When authors aren’t hard at work crafting books readers can fall in love with, like readers, they enjoy unwinding with a good book, movie, or television program. Maybe the writing is inspiring, or maybe it’s just nice to escape the real world for a little bit. We asked Anna Schmidt about her favorite stories, ones from popular books, movies, and television shows that many of us probably know too. Read on to see what she had to say!
GONE WITH THE WIND (book and film)
Anna: Why is this a favorite? Hey, I’m Southern!
Interestingly enough, Anna takes inspiration, not just from other books, but from film and television most of all. She says:
That’s the way I write. My characters are actors on a stage or in a movie, and they walk around doing whatever they please while I try to get it all down!
Award-winning author Anna Schmidt delights in creating stories where her characters must wrestle with the challenges of their times. Critics have consistently praised Schmidt for her ability to seamlessly integrate actual events with her fictional characters to produce strong tales of hope and love in the face of seemingly insurmountable obstacles. She resides in Wisconsin.
Title: Last Chance Cowboys: The Lawman
Author: Anna Schmidt
Series: Where the Trail Ends, #2
Pubdate: December 6, 2016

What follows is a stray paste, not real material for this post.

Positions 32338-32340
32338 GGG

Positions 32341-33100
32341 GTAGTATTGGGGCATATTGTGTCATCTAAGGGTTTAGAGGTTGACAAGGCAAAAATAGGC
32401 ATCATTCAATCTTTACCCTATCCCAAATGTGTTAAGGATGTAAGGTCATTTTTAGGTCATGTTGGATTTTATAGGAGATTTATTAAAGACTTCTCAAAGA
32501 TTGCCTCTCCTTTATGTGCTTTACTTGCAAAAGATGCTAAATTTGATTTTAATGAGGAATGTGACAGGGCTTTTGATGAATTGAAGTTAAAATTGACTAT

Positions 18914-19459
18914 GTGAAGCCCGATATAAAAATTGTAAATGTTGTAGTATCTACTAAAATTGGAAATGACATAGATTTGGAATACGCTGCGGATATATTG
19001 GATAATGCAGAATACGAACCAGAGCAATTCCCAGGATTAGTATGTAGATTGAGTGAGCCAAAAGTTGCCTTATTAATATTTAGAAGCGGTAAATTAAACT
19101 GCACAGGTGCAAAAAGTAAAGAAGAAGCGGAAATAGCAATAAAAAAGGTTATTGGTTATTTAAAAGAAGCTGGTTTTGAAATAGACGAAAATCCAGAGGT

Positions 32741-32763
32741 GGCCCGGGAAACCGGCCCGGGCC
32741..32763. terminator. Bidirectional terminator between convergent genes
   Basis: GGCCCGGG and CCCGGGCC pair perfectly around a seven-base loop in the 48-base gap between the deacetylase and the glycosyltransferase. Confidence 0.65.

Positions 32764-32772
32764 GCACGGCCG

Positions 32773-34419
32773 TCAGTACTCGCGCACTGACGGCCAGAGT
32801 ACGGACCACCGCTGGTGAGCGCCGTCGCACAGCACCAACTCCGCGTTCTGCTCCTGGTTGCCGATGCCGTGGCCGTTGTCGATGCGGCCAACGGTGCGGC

Genre: Historical Western Romance
From acclaimed author Anna Schmidt comes a sweeping historical Western romance about the unbreakable bonds of family, second chances, and a whole lot of heart in the Wild West.
“This is me, Addie,” Jess murmured. “You and me, the way we always were.”
But it wasn’t, no matter how much she wished it were true. They were different now. She would always love him…
But can she trust him not to break her heart?
Jess Porterfield fled to the big city after his father’s sudden death, leaving behind his family ranch-and his childhood sweetheart. Now Jess has returned as the local lawman, determined to prove his worth…and win back the one woman he could never live without.
Young frontier doctor Addie Wilcox was devastated when Jess left her behind. Now he’s back and it’s difficult to remember why she should keep her distance. But with the town’s richest man set to see her hang for a crime she didn’t commit, Addie must put her faith in the lawman who broke her heart-and trust that together they’ll find their second chance at love.
FROM THE AUTHOR…
Sometimes characters I think are minor speak up. (Sometimes they pretty much grab me by the shoulders and shout, “I want to tell my story!”) That was the case with Dr. Addie Wilcox. So when her childhood sweetheart and love-of-her-life Jess Porterfield returns at the end of The Drifter, I knew what the second book in the series would be. In The Lawman, Addie has to fight her lifelong attraction to Jess, determined that he won’t break her heart again. Trouble is, once he gets appointed to serve as the town marshal and is pretty much living down the street from Addie and her family, avoiding his good looks, charming smile and determination to win her heart becomes pretty much impossible.
The story of Addie and Jess is all about first love and second chances. Here’s an excerpt that I hope sends you running to the store or your computer to read more…